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Supreme Court Settles Long-Standing Circuit Split on Trademark Damages: Willful Infringement Is Not a Prerequisite for Awarding a Trademark Infringer's Profits

10.5.20

Earlier this year, in Romag Fasteners, Inc. v. Fossil, Inc., et al., the United States Supreme Court (the “Supreme Court”) unanimously decided that a plaintiff in a trademark infringement lawsuit does not need to show willful infringement as a precondition to being awarded the infringer’s profits pursuant to Section 35 of the Lanham Act. The case came before the Supreme Court on a writ of certiorari from the United States Court of Appeals for the Federal Circuit. The Supreme Court’s decision resolves a long-standing split among the various circuit courts of appeals.

Section 35(a) of the Lanham Act (15 U.S.C. § 1117(a)) allows a plaintiff “to recover (1) defendant’s profits, (2) any damages sustained by the plaintiff, and (3) the costs of the action,” however such recovery is subject to certain provision and “the principles of equity.”  For decades, there has been a split amongst the federal circuit courts of appeals regarding the requirements for a plaintiff to recover a defendant’s profits under Section 35(a). Some circuits (including the Second, Sixth, Eight, Ninth, Tenth, D.C. and Federal Circuit) interpreted the Lanham Act to require a finding that the defendant’s infringement was willful before the plaintiff could be entitled to recover the defendant’s profits under Section 35(a). In contrast, other circuits (including the First, Third, Fourth, Fifth and Seventh Circuits) took the position that willfulness was not a prerequisite to an award of defendant’s profits, but was instead an important factor–amongst others–to be considered in determining whether an award defendant’s profits was appropriate.

By way of background, in the Romag case, the Petitioner Romag Fasteners, Inc. (“Romag”), a seller of magnetic snap fasteners for leather items, sued Respondent Fossil, Inc. (“Fossil”), a producer of fashion related items, for trademark infringement. Romag and Fossil had previously entered into a supply agreement whereby Fossil’s suppliers would purchase from Romag fasteners for Fossil products being produced by said suppliers. Sometime thereafter, Romag discovered that Fossil products were being sold in the United States with counterfeit fasteners containing a Romag trademark. Romag sued Fossil for patent and trademark infringement.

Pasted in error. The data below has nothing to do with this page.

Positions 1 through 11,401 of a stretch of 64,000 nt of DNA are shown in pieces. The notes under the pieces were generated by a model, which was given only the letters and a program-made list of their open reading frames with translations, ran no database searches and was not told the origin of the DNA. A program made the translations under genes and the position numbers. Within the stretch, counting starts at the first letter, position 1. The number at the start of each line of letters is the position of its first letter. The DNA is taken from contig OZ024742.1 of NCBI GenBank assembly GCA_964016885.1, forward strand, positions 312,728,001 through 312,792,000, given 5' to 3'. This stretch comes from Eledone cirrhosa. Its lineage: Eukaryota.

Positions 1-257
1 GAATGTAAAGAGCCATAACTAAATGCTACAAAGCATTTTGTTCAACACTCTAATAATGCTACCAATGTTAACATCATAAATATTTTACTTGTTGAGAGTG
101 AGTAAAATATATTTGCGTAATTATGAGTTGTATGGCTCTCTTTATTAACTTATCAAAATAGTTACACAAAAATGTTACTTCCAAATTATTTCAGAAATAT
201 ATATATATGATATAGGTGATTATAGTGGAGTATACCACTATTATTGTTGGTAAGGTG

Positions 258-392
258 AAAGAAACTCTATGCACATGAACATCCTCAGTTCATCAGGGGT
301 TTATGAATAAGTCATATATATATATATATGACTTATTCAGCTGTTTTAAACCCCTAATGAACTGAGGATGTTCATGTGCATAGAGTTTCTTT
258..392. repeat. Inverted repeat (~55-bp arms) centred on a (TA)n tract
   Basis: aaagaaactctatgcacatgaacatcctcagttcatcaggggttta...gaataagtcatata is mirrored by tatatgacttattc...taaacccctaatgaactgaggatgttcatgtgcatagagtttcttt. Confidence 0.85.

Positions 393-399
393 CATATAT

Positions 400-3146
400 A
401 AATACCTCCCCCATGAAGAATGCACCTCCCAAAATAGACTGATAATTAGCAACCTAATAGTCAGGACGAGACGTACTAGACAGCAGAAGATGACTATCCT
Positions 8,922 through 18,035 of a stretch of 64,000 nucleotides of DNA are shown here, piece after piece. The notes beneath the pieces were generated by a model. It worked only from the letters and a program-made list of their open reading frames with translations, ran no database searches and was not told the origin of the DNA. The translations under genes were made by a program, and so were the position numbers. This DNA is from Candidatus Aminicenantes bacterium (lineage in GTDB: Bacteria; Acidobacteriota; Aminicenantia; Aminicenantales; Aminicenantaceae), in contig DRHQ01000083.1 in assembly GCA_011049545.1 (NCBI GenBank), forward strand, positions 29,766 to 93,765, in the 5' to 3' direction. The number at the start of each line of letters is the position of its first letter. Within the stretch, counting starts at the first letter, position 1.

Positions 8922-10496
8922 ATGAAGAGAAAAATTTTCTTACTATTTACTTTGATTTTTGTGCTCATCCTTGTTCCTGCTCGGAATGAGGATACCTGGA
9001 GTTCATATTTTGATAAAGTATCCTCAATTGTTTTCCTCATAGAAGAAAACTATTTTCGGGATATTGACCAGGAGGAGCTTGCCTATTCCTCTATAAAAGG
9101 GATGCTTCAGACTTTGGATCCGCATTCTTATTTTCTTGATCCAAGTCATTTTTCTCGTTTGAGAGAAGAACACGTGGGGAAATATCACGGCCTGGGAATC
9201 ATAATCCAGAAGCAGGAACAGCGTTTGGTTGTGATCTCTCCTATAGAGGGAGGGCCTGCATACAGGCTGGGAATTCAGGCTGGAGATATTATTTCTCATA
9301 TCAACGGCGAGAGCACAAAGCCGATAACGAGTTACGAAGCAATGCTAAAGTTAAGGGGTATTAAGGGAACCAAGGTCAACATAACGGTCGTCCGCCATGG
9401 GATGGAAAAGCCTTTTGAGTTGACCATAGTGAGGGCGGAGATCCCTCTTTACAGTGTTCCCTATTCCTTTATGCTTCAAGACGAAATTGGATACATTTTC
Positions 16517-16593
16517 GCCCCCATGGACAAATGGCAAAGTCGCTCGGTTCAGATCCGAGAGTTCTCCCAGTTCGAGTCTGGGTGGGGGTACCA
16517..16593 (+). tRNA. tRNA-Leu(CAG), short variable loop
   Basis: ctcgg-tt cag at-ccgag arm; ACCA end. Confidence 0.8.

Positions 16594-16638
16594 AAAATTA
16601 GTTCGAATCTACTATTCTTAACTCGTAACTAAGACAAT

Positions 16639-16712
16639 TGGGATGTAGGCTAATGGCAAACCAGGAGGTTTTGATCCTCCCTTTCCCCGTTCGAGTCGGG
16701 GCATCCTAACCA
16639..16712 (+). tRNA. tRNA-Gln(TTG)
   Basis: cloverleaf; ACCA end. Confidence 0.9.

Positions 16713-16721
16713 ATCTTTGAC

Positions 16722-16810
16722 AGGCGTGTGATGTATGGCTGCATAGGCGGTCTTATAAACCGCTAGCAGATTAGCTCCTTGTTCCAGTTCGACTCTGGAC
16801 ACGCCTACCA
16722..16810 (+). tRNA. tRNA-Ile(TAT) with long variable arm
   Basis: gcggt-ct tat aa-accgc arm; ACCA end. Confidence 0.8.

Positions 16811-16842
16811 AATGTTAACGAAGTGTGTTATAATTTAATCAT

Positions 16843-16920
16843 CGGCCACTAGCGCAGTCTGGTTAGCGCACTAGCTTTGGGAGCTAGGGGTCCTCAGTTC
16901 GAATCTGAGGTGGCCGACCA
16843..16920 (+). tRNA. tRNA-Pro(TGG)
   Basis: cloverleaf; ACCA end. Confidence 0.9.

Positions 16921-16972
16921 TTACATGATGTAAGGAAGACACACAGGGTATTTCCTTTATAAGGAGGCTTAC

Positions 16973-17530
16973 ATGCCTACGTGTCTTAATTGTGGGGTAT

At trial, the jury found Fossil liable for patent and trademark infringement concluding that Fossil had acted with “callous disregard” for Romag’s trademark rights, but without “willfulness” and awarded to Romag $90,000 in profits to prevent Fossil’s unjust enrichment and in excess of $6,700,000 in profits to deter future trademark infringement by Fossil. The district court however found that willfulness remained a requirement for the award of profits and disregarded the jury’s award. On appeal, the Federal Circuit approved the lower court’s decision.

The Supreme Court reversed the Federal Circuit’s decision and in so doing resolved the split between the circuits. Specifically, the Supreme Court held that mens rea (or mental state) is not a requirement for an award of profits. Relying on the language of Section 1117(a), the Supreme Court found that the language of the Section did not support a willfulness requirement. First, the Section’s use of a “principles of equity” standard spelled “trouble for Fossil and the circuit precedent on which it relies.” The court reasoned that other remedy and liability sections of the Lanham Act incorporated mens rea standards and Section 1117(a)’s absence of a mens rea standard was telling. Furthermore, the Supreme Court rejected Fossil’s argument that the “principles of equity” standard shall be interpreted to incorporate the long-existing custom of equity courts to require willfulness to award profits in trademark infringement cases. The Supreme Court did note however, that while willfulness was not a requirement for an award of profits, willfulness was still an “important” or “highly important” consideration in determining whether a disgorgement of an infringer’s profits is appropriate.

As such, the Supreme Court has finally settled the long-standing split amongst the federal circuit courts of appeals by ruling that Section 35 of the Lanham Act does not require willfulness for an award of an infringer’s profits. Willfulness is now a “consideration,” among others, in determining whether to award such profits; albeit it is still an “important” or “highly important” consideration.

Although the Supreme Court’s decision in Romag is welcomed news for trademark owners (particularly those trying to enforce their rights in the Second, Sixth, Eight, Ninth, Tenth, D.C. and Federal Circuits), it has yet to be seen how much practical effect the Romag decision will have on awards of an infringer’s profits in future cases in light of the Supreme Court’s recognition that the issue of willfulness is still “a highly important consideration."

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